In a new interview with comedian Marc Maron on Maron’s famous WTF podcast, the multitalented Michael Imperioli gets personal — about acting and directing, life after his stint on The Sopranos, playing music, cooking (he was the winner of the Chopped Tournament of Stars), meeting Lou Reed as well as Allen Ginsberg and other Beat figures, and his practice of Tibetan Buddhism. “I was brought up Catholic,” he says, “but I was exposed to Buddhism through Kerouac… [But] I wasn’t really ready for it.” That changed, he offers, when he started attending actual Buddhist teachings, and then began a daily practice. You can stream the whole show here. (Or, download.) Imperioli’s segment begins at around the 17:45 mark.
Imperioli’s Buddhist practice was the focus of “Wise Guy,” a feature by the Shambhala Sun‘s Andrea Miller. An excerpt:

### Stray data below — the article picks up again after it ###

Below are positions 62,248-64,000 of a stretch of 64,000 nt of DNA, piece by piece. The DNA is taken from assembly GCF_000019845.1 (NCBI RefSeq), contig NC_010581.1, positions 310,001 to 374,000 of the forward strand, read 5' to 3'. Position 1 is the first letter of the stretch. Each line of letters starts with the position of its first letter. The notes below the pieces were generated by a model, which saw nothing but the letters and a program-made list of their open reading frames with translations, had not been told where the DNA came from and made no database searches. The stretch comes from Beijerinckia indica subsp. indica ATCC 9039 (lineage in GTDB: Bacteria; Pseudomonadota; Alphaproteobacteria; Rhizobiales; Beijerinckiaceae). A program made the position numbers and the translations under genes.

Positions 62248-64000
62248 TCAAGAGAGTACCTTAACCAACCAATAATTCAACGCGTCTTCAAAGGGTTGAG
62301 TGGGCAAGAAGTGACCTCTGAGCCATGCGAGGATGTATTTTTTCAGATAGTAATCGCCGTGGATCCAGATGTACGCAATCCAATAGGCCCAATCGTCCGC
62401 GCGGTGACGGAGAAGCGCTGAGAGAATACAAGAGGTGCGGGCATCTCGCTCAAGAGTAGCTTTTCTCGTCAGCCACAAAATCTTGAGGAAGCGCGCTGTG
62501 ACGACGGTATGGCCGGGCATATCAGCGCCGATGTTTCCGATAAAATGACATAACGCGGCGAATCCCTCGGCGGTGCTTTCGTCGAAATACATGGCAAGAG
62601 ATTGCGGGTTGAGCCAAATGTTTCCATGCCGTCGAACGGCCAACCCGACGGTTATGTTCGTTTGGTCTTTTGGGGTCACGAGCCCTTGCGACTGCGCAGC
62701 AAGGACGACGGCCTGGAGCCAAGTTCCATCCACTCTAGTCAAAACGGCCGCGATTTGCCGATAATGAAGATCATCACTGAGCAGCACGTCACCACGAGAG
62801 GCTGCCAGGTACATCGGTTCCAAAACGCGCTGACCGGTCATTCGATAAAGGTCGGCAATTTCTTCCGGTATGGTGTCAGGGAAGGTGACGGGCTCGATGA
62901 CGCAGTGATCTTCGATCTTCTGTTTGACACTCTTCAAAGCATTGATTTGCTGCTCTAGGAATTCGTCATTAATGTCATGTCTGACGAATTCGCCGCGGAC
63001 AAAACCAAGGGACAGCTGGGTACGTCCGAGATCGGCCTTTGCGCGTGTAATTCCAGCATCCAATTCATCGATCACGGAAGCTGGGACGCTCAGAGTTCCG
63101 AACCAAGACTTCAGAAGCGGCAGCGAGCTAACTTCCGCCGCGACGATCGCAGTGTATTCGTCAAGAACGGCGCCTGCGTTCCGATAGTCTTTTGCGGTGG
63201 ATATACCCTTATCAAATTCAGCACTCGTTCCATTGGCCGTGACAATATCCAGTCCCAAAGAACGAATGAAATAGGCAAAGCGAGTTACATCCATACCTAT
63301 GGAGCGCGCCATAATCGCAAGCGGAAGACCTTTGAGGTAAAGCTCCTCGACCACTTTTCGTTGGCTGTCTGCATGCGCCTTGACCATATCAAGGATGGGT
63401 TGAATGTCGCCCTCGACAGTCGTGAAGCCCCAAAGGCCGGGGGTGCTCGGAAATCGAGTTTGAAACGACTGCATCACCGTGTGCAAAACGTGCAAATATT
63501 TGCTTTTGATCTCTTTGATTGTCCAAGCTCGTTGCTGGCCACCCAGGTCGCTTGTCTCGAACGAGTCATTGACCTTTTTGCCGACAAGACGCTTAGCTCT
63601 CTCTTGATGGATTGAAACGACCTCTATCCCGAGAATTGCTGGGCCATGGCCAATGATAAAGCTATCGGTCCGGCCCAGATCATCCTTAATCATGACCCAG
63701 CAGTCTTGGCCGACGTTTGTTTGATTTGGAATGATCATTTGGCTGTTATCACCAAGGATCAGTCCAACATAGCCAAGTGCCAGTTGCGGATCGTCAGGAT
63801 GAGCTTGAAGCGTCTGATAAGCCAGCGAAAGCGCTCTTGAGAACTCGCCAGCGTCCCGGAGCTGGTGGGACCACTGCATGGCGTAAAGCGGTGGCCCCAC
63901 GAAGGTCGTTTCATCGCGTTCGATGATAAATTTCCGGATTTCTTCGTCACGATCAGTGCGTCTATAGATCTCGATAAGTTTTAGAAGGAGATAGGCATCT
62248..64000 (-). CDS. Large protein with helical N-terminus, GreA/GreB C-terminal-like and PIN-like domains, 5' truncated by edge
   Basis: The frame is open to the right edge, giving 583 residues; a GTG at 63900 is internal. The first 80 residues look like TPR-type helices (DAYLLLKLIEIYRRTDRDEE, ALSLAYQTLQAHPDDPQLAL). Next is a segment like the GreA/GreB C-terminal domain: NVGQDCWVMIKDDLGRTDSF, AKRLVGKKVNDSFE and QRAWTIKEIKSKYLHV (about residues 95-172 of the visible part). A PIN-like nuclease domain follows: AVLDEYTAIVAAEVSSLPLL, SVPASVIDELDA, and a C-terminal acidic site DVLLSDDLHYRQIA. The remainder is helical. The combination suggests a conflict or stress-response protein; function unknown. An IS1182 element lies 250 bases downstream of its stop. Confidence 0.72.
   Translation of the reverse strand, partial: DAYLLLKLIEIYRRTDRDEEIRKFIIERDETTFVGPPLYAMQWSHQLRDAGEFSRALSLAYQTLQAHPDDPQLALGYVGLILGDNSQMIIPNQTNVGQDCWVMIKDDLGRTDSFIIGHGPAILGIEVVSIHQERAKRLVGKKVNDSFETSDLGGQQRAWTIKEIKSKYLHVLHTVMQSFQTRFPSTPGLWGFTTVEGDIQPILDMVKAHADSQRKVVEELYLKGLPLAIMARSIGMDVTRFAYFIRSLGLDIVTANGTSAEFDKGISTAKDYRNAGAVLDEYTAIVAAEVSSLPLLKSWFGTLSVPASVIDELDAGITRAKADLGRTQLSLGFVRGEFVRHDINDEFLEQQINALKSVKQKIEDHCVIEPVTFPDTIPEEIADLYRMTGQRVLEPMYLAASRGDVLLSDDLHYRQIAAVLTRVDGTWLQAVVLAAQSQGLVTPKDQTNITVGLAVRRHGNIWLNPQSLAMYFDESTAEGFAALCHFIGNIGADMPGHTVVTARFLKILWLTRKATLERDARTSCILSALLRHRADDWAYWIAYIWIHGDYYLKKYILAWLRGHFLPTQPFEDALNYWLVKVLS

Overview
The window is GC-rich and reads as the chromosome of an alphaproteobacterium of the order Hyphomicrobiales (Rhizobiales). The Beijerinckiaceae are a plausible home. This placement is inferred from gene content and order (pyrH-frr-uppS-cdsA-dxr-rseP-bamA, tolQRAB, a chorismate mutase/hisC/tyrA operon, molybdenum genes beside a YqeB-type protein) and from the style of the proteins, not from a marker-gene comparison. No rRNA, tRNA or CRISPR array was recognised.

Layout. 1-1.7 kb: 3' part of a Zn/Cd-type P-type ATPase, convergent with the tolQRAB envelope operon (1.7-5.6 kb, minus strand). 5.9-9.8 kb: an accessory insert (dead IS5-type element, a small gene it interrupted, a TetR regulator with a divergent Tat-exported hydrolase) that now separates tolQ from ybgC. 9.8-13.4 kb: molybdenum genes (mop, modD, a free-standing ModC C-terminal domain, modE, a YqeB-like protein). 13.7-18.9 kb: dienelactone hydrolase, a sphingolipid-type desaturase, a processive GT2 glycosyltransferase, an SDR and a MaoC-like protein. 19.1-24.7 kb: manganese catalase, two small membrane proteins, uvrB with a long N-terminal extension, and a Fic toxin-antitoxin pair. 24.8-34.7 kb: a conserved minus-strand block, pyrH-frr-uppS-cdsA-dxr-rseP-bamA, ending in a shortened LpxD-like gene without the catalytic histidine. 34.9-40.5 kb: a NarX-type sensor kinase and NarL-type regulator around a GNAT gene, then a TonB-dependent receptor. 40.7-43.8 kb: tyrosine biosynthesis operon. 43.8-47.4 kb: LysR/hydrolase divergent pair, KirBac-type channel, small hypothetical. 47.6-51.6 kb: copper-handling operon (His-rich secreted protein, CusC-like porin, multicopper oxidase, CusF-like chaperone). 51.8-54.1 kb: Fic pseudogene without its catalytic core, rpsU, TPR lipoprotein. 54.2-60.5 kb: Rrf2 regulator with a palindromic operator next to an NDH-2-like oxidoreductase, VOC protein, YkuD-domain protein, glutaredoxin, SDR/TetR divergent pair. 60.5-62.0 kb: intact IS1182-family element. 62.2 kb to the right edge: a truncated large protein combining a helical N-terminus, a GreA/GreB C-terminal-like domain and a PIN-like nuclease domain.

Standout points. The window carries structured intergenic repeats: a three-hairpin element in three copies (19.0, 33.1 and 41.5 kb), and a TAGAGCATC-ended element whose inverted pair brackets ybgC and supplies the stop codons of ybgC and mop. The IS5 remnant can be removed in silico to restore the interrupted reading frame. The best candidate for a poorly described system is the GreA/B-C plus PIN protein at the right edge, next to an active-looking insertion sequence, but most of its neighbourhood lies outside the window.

I ask Imperioli how he reconciles his Buddhist beliefs about compassion with the violence in The Sopranos and other shows he’s been in. Hopefully, he tells me, “you’ll be revolted by it and you’ll realize it’s deluded to think that’s a justifiable way of living your life.” If you’re going to show a mob character, he continues, “it’s important to show him in a graphic way because otherwise, when you’re laughing with him and you see him with his wife, you’ll relate to him and maybe start to think something like ‘oh, he’s just another father.’ So you have to see that flip side—the cruelty and the dehumanizing of the victims—to realize who these people are and to realize that it’s a very destructive and unkind way of life. It’s more truthful to present both sides than to clean it up.”